I guess I don't really have to explain what JobQueue does, as the name basically says it all: Using this, you can queue jobs that need to be performed. I usually use cronjobs for this, but that is especially useful for jobs that you know will need to be done. If you want to dynamically queue jobs, it's getting more complicated: You'll then have to have a cronjob that looks into a custom built queue (probably a database) to run certain tasks. Nice, but can be annoying, mostly because the whole queue and execution logic needs to be developed by you yourself.
In the case of Zend Platform's JobQueue, all this is taken care of by Zend Platform. It even provides some nice classes to connect to the queue and add jobs to it, or even manage jobs. For a project I'm currently working on at work, we use this technology, and even though I've just been working with this for a very short while, I'm very impressed at the ease of use of this.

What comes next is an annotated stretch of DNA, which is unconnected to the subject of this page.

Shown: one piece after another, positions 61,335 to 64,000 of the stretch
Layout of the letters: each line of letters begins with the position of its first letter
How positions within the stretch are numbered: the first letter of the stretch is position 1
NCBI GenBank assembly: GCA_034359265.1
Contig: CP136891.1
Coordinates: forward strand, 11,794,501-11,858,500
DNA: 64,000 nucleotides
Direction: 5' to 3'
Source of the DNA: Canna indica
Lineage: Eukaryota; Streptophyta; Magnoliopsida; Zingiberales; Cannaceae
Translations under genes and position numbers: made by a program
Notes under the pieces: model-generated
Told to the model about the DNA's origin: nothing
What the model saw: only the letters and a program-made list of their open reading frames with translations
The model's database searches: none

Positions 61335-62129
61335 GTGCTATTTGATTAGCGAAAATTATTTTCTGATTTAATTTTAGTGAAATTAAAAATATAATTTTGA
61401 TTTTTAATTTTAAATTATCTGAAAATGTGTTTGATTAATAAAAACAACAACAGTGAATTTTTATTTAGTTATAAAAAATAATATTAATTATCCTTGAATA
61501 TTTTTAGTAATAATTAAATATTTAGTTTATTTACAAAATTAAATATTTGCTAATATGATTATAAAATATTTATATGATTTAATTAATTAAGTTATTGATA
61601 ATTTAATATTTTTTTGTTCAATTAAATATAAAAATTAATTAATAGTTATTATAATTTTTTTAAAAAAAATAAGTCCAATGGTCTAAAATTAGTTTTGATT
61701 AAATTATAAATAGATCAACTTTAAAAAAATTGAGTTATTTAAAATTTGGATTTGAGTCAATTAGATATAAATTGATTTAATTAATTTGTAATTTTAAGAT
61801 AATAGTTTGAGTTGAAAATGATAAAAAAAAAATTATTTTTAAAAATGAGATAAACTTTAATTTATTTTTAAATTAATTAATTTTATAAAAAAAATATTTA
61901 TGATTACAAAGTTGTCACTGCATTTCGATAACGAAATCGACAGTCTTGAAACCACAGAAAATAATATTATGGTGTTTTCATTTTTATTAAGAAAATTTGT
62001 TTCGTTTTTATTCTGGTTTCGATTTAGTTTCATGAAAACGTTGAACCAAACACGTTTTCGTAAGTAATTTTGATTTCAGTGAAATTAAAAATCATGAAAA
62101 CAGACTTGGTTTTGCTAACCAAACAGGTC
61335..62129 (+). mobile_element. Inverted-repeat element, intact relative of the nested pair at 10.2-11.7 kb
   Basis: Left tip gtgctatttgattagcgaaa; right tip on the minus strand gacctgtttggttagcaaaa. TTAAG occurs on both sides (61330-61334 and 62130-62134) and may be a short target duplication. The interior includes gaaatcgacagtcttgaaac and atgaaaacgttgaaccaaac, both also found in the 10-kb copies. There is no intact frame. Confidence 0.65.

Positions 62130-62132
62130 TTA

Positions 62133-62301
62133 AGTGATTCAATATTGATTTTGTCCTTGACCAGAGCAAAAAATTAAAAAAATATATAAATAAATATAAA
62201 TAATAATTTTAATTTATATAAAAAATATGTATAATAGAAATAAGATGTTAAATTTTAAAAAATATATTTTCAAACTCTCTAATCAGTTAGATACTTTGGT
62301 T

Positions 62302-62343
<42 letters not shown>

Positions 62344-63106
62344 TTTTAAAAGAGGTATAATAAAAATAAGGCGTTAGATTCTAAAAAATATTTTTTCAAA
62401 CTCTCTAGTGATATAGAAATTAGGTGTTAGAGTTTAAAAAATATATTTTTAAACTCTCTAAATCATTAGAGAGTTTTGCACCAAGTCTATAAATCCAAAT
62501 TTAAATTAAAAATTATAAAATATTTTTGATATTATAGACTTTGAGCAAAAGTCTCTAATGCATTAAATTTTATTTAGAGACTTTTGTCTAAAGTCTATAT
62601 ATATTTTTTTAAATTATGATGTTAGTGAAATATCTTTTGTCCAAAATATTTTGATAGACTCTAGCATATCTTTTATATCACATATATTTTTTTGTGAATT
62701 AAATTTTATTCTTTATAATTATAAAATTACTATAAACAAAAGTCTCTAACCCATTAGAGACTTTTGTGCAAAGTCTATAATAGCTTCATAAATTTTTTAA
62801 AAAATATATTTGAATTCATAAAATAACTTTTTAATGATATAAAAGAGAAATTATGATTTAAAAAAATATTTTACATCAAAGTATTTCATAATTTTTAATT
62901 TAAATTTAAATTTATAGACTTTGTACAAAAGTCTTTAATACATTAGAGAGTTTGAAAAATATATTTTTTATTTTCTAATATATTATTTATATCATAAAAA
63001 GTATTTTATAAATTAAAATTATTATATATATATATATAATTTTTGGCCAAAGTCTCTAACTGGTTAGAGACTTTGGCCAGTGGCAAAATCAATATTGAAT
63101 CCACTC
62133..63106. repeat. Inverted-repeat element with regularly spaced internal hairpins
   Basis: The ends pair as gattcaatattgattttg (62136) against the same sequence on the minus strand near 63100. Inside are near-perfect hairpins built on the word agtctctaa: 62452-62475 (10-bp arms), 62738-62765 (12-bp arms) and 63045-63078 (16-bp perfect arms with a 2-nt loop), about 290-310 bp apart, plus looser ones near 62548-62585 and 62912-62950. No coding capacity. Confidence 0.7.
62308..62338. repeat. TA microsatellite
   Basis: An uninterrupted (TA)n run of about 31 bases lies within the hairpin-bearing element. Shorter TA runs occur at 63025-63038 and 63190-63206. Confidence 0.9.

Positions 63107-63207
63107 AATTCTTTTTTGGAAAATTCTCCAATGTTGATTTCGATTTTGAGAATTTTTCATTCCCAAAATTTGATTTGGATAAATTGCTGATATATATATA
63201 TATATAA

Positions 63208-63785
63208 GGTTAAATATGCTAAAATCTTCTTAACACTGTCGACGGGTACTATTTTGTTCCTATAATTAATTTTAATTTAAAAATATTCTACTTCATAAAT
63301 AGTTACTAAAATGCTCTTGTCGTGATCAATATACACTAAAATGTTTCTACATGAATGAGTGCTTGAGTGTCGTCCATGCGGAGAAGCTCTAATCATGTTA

So why is it useful? Well, as I already mentioned, aside from simply planning recurring jobs at specific times, you can aso dynamically add jobs to the queue. This is especially useful if you need to do resource-intensive or time-consuming processing that you don't want the user to wait for. You simply add the job of processing to the queue, and the user page can load with an acceptable speed. The job will do the processing (you define the script which does the processing). You need of course to take into account that depending on the length of the queue or the load on the server, processing can take a while, and not depend on the result of the processing in any scripts without ensuring that things can also work without the result.
The JobQueue is not a key selling point for the platform, but if you have Zend Platform available, then it's well worth your time looking at using it if you need something like this.